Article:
So, um, nah, I didn’t watch Beyonce’s Coachella performance live with the rest of y’all in the wee hours of Sunday morning.
There was no way that was physically gonna happen. I’m getting old, y’all – I can barely make it through an episode of The Walking Dead without my eyelids falling like Nicki Minaj’s credibility.
So when I awoke Sunday morning, my texts n’ timelines were filled with comments hailing Bey’s performance as an all-time classic.
“Classic” has become such an overused term these days. I mean, literally two weeks earlier these same spectators were calling the film A Quiet Place and Cardi B’s album MODERN DAY CLASSICS.
I guess “classic” now means “a little better than I thought they would be, I guess.”
But after finally sitting down and experiencing nearly two hours of Beyonce absolutely captivating thousands of Coachella fans in a mesmerizing performance, I can say that, for once, something actually lived up to the Internet hype.
Was it truly a classic? It’s probably too early to say. But without a doubt “BeyChella” is Beyonce’s career-defining moment – ferocious femininity at its finest.
It wasn’t lost on Beyonce that she was the first black woman to headline the Coachella Valley Music and Arts Festival. And in the spirit of that milestone, Bey gave us the blackest performance in Coachella’s nearly 20-year history.
As a graduate of a Historically Black College – shout out to my fellow Norfolk State Spartans – watching Bey backed by a bombastic marching band instantly transported me back to rowdy homecoming halftime shows. The first image we see of Queen Bey is her adorned in garb fit for Egyptian royalty. She made time for an interpretive dance set to Nina Simone’s “Lilac Wine” and even belted out a stirring rendition of “Lift Every Voice and Sing,” AKA the black national anthem.
While many of those cultural references may have flown over the heads of kiddos in the audience who just wanted to hear “Single Ladies” and “Crazy in Love,” it’s cool – it wasn’t for them. It was for the men and women who paved the way for her to make history, as well as a generation of young black boys and girls looking to find themselves in a society that has for so long downplayed their history.
It’s blackness made mainstream.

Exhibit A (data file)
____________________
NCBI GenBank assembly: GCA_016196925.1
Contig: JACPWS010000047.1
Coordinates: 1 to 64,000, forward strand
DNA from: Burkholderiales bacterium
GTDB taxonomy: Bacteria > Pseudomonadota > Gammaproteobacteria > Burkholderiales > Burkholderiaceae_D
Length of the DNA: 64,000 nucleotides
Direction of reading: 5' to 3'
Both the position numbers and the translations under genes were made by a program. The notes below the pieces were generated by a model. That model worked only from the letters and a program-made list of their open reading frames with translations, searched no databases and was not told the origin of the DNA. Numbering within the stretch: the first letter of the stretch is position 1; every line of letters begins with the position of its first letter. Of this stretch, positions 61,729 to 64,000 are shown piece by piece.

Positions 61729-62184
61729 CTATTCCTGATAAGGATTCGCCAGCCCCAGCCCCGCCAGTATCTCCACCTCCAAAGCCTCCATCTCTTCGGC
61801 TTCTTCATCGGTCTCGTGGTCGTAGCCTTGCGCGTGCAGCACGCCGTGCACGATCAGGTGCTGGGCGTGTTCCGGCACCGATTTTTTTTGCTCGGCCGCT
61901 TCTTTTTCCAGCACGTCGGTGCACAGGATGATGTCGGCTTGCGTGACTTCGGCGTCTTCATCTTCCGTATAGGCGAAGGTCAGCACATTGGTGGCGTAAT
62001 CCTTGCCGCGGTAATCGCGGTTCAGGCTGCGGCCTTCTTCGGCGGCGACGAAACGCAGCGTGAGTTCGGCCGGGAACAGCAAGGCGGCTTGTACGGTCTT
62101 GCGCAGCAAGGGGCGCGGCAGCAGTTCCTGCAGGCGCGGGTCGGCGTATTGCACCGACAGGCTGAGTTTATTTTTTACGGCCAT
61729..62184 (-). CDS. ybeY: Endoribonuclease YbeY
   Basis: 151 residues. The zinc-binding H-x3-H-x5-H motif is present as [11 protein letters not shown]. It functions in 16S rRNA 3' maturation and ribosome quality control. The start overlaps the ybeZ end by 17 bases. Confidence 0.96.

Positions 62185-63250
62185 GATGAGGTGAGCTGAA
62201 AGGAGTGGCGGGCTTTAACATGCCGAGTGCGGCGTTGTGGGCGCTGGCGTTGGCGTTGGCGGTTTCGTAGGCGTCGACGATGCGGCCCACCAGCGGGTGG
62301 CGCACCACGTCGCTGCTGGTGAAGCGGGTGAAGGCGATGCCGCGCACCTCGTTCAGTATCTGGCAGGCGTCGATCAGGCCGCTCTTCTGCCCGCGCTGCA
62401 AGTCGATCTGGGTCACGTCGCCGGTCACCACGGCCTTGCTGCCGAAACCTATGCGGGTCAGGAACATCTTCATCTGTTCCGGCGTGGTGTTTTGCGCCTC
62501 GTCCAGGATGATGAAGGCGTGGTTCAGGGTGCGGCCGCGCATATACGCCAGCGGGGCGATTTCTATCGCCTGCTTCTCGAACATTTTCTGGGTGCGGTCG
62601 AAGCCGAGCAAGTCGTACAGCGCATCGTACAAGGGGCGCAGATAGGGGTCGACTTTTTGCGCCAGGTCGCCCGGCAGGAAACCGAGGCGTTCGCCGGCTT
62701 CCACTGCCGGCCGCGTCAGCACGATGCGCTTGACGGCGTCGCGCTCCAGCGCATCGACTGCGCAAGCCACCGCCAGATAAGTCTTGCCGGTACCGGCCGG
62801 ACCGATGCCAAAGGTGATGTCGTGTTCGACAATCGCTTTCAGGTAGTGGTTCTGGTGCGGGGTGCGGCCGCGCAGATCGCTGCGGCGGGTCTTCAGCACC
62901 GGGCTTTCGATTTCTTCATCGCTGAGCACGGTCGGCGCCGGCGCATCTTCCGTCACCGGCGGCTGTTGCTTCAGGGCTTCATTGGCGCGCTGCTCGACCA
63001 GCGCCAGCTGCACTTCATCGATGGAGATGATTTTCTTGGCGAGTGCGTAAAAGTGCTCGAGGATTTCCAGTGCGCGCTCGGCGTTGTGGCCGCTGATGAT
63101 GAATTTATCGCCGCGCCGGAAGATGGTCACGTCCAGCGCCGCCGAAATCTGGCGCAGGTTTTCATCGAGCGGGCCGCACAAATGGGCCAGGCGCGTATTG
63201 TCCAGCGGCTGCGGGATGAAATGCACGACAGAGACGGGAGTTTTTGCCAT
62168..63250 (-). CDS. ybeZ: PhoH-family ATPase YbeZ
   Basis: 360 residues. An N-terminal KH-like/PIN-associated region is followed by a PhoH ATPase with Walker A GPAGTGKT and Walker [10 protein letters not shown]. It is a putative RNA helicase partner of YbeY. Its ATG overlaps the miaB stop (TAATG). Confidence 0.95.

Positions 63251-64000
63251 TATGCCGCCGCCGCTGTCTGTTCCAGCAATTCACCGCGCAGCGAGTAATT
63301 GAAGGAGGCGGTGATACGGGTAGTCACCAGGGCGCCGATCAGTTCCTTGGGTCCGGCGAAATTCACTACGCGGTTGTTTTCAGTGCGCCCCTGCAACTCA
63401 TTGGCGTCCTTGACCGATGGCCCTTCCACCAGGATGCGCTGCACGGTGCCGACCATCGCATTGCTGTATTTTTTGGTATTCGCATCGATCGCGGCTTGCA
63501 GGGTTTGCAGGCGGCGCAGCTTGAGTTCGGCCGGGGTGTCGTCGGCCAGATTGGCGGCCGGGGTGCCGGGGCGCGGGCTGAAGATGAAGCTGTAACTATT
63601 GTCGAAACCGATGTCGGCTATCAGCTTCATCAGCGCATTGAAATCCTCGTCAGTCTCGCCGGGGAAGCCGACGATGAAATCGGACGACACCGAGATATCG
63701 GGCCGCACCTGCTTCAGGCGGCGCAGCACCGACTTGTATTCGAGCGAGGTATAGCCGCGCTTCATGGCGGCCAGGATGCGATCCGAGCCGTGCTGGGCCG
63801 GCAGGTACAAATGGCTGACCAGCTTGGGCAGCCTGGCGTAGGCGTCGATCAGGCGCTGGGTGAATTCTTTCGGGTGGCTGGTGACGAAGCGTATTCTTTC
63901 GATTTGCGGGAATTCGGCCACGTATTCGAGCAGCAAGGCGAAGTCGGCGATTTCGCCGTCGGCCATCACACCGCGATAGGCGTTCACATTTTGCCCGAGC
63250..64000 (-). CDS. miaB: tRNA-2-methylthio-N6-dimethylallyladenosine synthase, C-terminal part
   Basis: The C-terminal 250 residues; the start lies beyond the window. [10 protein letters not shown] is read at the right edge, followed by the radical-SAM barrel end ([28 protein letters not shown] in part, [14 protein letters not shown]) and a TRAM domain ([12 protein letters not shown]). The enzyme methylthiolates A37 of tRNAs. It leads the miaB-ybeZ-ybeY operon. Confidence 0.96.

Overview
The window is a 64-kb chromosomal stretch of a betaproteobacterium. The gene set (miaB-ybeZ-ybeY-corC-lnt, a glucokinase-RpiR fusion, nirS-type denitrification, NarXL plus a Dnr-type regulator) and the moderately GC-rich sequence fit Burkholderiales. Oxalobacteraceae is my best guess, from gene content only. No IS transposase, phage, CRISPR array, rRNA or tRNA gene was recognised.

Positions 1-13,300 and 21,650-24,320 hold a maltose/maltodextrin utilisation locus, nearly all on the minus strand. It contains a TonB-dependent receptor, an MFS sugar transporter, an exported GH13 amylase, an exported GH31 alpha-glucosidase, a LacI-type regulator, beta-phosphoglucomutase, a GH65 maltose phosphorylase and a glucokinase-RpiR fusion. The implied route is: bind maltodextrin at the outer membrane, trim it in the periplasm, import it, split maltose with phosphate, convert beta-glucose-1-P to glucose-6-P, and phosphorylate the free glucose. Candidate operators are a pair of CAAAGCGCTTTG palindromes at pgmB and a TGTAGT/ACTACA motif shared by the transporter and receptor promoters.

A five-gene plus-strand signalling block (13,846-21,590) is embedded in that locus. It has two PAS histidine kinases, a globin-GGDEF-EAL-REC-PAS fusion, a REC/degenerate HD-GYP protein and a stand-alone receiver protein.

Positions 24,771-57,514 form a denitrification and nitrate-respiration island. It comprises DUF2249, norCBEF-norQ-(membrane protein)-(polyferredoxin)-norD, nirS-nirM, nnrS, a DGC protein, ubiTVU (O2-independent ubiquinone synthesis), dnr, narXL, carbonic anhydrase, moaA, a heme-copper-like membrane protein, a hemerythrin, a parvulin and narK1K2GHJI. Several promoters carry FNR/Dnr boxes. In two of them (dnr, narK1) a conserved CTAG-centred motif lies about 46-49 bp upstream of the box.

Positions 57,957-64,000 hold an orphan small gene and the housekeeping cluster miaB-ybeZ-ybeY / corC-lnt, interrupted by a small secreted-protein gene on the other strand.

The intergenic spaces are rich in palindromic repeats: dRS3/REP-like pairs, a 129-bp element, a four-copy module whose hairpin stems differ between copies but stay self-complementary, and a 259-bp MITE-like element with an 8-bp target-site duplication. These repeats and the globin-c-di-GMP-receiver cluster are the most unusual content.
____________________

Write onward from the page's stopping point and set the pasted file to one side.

And it’s the palate cleanser we needed after Taylor Swift dropped that hideous cover of Earth, Wind and Fire’s “September,” the flavorless equivalent of Karen’s raisin potato salad.
Of course, it wasn’t all symbolism and cultural awareness – the show was just downright fun. Bey twerked, stomped the yard, whipped her hair and nailed every note effortlessly without once losing her breath. (Poor Jay Z, who came out to perform his verse from “Déjà Vu” sounded like he was about to have an asthma attack two bars in.)
Beyonce ran through her roster of current hits, with high-profile singles from Lemonade and the Beyonce album getting the most shine, naturally. But what really caught my ears were the throwbacks to earlier hits – old favorites like “Baby Boy” “Check On It” surprisingly were shown love. Even predictable tracks like “Drunk in Love” were turned on their heads when the infamous SURFBOART line triggered synchronized Swag Surfin’. New Orleans bounce spiced up a few numbers, while some lines were chopped n’ screwed Texas style. And, of course, the reunion of Destiny’s Child was thrilling, with their performance of “Solider” especially burning down the stage.
There isn’t a performer alive who can match Beyonce’s choreography, imagery or seemingly limitless energy. She’s absolutely peerless and, more importantly, she uses her platform to tell her story. From feminism to sexuality to motherhood, each song is another chapter in the book of womanhood.
Of course, such a flawless*** performance triggered debate online about whether Bey has surpassed Michael Jackson as our greatest all-time performer. And honestly, both sides have their biases. You can’t expect some young fans to be able to understand MJ’s magic when they were 4 years old when he dropped his final album. They mainly know him for headlines, not hits.
And on the other hand, I’ve seen older fans criticize Beyonce for needing more “theatrics” than MJ and being “too sexual.” Both are ridiculous arguments – it’s 2018, of course Bey’s production values will be grander than MJ’s (no one in their right mind would say “Thriller’ is a bad video just because it looks like it was filmed on a dirty flip phone). And regarding Bey’s booty-shaking, we’re talking about Beyonce here, not BeyBey Winans, it comes with her territory. And let’s not forget how controversial Michael’s crotch-grabbing was in the ’80s.
I can’t honestly say if BeyChella makes Beyonce the greatest performer of all time. We need time and perspective to see how it influences future artists, as how MJ influenced scores of performers, including Bey. But without question, Sunday night cemented her spot as the most important performer of this generation. It’s likely the most entertaining – and meaningful – live performance I’ve ever seen.
To paraphrase her husband, if she ain’t better than Michael, she’s the closest one.